When I hear people talk about the slow death of the newspaper industry, I point out that it’s more akin to an assisted suicide. Of course there are many outside factors dealing blows to the business, but the industry’s knack for making self-destructive, short-sighted business decisions made those blows all the more wounding. The journo snobbery about the Internet is a case in point.
For decades, the twin monsters bedeviling the newspaper business have been production costs (printing plants ain’t cheap) and distribution (maintaining fleets of trucks and drivers to get the papers out to the public). So along comes the Internet, which at a stroke eliminates both problems, and the response of newspaper executives is to treat Web sites as garbage dumps, and then to whine about those nasty bloggers linking to their stories without paying. David Simon’s line about bloggers being the parasites that destroy their hosts is one of the dumbest things ever said by a demonstrably smart person.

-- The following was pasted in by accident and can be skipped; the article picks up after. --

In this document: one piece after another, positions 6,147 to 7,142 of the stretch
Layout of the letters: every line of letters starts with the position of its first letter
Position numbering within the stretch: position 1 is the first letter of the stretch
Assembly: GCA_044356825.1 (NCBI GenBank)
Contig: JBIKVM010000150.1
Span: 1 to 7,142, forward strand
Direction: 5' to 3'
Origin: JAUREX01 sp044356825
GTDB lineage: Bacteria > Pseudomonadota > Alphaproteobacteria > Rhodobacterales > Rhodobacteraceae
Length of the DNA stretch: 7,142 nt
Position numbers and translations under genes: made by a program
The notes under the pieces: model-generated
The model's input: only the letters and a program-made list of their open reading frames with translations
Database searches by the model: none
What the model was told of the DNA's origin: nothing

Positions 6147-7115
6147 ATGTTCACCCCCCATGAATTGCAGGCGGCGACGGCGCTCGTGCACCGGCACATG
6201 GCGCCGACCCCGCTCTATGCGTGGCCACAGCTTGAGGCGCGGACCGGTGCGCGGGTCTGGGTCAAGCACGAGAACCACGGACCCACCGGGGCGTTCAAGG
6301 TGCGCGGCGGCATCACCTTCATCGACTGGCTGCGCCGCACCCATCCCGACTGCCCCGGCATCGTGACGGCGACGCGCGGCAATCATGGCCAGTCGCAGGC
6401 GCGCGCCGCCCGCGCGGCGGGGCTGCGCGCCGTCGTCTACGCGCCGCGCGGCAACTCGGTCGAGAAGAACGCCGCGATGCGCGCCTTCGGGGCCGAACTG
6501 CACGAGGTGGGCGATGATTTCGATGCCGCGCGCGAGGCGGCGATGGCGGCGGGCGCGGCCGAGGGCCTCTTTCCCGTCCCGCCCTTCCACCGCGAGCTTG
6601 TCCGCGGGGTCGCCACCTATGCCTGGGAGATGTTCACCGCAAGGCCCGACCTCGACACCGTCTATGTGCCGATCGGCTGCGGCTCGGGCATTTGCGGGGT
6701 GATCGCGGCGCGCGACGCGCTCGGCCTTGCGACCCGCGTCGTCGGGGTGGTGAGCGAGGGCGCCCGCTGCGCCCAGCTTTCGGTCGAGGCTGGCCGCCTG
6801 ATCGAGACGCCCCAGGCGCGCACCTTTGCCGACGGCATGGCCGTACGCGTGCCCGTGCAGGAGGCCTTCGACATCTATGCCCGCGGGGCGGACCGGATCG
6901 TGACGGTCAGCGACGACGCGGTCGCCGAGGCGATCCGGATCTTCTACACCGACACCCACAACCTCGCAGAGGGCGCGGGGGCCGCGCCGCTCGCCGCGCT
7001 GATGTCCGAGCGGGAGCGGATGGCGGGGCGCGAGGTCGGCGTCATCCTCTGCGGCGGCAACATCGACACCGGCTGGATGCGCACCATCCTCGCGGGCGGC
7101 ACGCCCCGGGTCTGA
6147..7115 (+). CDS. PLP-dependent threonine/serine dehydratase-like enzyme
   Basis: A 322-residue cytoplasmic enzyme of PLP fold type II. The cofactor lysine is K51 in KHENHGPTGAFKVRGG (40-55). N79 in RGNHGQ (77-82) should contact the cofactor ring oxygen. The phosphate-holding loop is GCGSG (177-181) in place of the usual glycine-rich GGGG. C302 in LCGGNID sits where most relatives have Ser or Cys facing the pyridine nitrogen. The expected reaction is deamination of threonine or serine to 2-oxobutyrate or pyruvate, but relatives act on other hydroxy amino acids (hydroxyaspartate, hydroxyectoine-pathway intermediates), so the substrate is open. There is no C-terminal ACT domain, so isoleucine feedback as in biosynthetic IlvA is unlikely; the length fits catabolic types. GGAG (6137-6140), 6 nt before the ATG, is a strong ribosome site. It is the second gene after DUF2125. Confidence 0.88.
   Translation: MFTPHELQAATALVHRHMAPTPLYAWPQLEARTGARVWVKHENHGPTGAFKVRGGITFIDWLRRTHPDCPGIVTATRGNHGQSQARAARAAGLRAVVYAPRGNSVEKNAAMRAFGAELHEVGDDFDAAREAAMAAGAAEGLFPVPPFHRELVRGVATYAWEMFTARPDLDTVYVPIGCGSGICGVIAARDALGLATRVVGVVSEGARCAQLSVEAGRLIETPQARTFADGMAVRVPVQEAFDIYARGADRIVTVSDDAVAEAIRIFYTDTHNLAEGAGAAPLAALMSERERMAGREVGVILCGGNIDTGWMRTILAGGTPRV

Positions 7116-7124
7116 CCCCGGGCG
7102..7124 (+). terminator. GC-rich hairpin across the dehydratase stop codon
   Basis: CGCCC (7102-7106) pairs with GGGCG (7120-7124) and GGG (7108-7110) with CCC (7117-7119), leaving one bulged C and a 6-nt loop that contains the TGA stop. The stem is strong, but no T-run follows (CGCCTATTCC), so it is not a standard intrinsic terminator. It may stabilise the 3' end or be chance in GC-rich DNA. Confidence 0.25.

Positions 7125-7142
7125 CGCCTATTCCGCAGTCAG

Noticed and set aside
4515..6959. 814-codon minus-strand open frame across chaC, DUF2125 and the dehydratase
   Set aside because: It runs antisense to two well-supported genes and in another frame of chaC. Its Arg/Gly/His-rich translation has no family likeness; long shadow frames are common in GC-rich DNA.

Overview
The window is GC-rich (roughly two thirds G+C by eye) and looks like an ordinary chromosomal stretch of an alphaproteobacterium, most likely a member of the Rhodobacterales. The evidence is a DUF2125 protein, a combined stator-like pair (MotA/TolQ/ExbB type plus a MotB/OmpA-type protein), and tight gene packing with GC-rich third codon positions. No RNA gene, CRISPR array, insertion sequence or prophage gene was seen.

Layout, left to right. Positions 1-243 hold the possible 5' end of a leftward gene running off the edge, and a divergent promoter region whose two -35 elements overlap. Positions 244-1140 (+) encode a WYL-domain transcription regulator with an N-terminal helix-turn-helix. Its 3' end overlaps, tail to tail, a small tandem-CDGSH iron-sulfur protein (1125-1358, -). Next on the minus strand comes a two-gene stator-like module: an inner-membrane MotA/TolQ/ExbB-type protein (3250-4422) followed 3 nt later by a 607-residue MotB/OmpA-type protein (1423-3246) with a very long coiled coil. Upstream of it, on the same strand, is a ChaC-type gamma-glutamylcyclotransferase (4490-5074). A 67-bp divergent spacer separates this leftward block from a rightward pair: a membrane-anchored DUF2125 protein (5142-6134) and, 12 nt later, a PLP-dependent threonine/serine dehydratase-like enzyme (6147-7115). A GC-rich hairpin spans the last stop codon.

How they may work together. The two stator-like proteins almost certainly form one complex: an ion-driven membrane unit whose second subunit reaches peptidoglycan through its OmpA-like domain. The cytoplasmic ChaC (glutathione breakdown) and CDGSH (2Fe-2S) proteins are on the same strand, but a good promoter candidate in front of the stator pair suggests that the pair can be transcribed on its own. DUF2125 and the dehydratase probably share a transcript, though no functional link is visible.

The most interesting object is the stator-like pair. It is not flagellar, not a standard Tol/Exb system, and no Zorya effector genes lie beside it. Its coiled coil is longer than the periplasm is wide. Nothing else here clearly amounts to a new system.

So Michael Massing’s piece about how some adventurous journos are turning the Web to their own purposes is a refreshing tonic. He also provides a list of pioneering sites like Talking Points Memo that have exploited the possibilities of the Intertubes to advance journalism. For anyone who still needs convincing, this article might just do the trick.